Section: New Results

Convergence of adaptive finite element algorithms

Participants : Roland Becker, Shipeng Mao, David Trujillo.

Figure 4. Solution with rough right-hand-side in a corner domain and adaptively refined mesh (from [12] ).

Adaptive finite element methods are becoming a standard tool in numerical simulations, and their application in CFD is one of the main topics of CONCHA, see Section  3.7 . Such methods are based on a posteriori error estimates of the discretization, avoiding dependance on the continuous solution, as known from a priori error estimates. The estimator is used in an adaptive loop by means of a local mesh refinement algorithm. The mathematical theory of these algorithms has for a long time be bounded to the proof of upper and lower bounds, but has made important improvements in recent years. For illustration, a typical sequence of adaptively refined meshes on an L -shaped domain is shown in Figure 4 .

The theoretical analysis of mesh-adaptive methods, even in the most standard case of the Poisson problem, is in its infancy. The first important results in this direction concern simply the convergence of the sequence of solution generated by the algorithm (the standard a priori error analysis does not apply since the global mesh-size does not necessarily go to zero). In order to the so, an unavoidable data-oscillation term has to be treated in addition to the error estimator [60] . These result do not say anything about the convergence speed, that is the number of unknowns required to achieve a given accuracy. Such complexity estimates are the subject of active research, the first fundamental result in this direction is [45] .

Our first contribution [5] to this field has been the introduction of a new adaptive algorithm which makes use of an adaptive marking strategy, which refines according to the data oscillations only if they are by a certain factor larger then the estimator. This algorithm allows us to prove geometric convergence and quasi-optimal complexity, avoiding additional iteration as used before [65] .

We have extended our results to the case of mixed FE [43] , as well as nonconforming FE [36] . In these cases, a major additional difficulty arises from the fact that the orthogonality relation known from continuous FEM does not hold, either due to the saddle-point formulation or due to the non-nested discrete spaces. In addition, we have considered the case of incomplete solution of the discrete systems. To this end, we have developed a simple adaptive stopping criterion based on comparison of the iteration error with the discretization error estimator [12] .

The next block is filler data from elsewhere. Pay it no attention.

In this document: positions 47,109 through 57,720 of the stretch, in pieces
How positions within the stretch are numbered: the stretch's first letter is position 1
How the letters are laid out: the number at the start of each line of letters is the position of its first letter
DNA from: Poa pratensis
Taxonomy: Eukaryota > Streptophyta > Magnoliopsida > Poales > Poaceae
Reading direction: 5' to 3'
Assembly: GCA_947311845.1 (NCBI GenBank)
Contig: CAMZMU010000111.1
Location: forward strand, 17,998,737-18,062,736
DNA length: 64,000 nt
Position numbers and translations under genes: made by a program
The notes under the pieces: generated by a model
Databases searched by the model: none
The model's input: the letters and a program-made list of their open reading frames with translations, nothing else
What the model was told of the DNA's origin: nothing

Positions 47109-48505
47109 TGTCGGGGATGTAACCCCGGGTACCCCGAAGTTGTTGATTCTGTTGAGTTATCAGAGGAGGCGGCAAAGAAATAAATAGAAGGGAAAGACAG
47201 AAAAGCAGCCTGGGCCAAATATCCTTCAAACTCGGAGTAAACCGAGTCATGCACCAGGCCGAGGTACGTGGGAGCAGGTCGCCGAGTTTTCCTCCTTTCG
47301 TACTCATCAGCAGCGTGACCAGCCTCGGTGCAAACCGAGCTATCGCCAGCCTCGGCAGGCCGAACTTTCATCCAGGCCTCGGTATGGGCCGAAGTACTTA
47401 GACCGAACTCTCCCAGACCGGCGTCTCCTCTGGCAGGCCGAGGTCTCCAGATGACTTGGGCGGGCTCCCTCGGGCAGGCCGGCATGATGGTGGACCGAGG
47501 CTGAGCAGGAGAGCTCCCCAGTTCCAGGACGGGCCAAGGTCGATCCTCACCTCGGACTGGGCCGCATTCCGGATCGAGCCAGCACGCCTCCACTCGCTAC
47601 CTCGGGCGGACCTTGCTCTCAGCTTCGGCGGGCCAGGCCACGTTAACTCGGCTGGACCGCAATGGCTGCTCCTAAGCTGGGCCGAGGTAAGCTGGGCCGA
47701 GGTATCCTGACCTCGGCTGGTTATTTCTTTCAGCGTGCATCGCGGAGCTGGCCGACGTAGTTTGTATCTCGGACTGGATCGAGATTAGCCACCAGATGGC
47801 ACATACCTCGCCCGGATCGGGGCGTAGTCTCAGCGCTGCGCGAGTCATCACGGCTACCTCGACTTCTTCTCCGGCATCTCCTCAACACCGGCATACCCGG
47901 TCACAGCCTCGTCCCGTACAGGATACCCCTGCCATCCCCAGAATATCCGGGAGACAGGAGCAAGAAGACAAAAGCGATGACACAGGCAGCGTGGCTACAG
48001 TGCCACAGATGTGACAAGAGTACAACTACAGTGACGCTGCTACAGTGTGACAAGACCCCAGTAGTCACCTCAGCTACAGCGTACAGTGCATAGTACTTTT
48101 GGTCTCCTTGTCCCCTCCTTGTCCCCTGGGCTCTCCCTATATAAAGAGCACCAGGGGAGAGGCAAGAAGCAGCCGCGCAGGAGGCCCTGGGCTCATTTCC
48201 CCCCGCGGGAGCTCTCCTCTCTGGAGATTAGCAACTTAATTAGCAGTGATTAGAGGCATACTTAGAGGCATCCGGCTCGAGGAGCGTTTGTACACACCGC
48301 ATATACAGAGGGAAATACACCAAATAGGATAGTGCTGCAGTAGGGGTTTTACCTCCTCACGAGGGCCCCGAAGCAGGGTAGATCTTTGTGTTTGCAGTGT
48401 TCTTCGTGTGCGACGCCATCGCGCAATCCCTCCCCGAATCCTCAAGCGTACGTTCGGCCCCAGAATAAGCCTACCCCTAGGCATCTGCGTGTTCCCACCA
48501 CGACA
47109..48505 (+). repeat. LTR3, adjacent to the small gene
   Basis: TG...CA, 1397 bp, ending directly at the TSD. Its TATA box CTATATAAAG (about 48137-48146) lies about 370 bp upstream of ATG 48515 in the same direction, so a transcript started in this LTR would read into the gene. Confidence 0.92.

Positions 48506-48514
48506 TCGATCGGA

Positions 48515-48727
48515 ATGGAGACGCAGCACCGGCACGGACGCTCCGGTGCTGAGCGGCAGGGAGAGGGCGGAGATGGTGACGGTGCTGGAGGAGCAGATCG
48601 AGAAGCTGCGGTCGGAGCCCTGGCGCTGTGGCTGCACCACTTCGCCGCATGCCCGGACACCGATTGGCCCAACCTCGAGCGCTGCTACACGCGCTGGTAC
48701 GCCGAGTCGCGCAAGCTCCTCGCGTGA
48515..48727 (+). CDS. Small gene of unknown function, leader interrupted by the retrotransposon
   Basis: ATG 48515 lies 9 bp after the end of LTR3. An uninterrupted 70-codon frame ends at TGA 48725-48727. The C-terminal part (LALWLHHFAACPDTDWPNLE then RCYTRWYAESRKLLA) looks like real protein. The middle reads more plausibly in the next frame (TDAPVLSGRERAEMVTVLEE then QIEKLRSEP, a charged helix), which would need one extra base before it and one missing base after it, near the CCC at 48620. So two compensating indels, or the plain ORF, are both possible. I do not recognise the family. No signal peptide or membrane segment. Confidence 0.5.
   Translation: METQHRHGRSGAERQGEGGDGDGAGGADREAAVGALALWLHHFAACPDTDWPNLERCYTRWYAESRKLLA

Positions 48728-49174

A further generalization has been to AFEM on quadrilateral meshes with local refinement allowing for hanging nodes [44] . Three major difficulties had to be overcome. First, the normal derivative of a bilinear function is not constant on an edge, and this makes the standard lower bound estimate, used for example in [60] , [65] , unavailable. We have replaced this crucial ingredient by an estimate on the decrease of the estimator under mesh refinement. A further technical point is the fact that the laplacian of an iso-parametric Q1 finite element function is not zero in the interior of the elements. Finally, the complexity estimate for the adaptive solution algorithm relies on a complexity estimate for the local refinement algorithm (notice that additional triangles/quadrilaterals have to be refined in order to fulfill certain criteria). Such an estimate seemed so far only available for the so-called 'newest vertex algorithm', which uses iterated bisection. We have obtained a similar estimate for local refinement of quadrilateral meshes with hanging nodes. The refinement algorithm is constrained to fulfill the regularity assumption that the difference in refinement level of quadrilaterals surrounding a given node is not larger then one.

Recently, we have been able to extend the above mentioned result on quasi-optimality to the Stokes equations (under review). These results have been presented in [17] , [29] .

Our theoretical studies, which are motivated by the aim to develop better adaptive algorithms, have been accompanied by software implementation with the Concha library, see Section  5.1 . It hopefully opens the door to further theoretical an experimental studies. We are actually concerned with generalizations to constant-free estimators, hyperbolic equations, and goal-oriented error estimation [2] .

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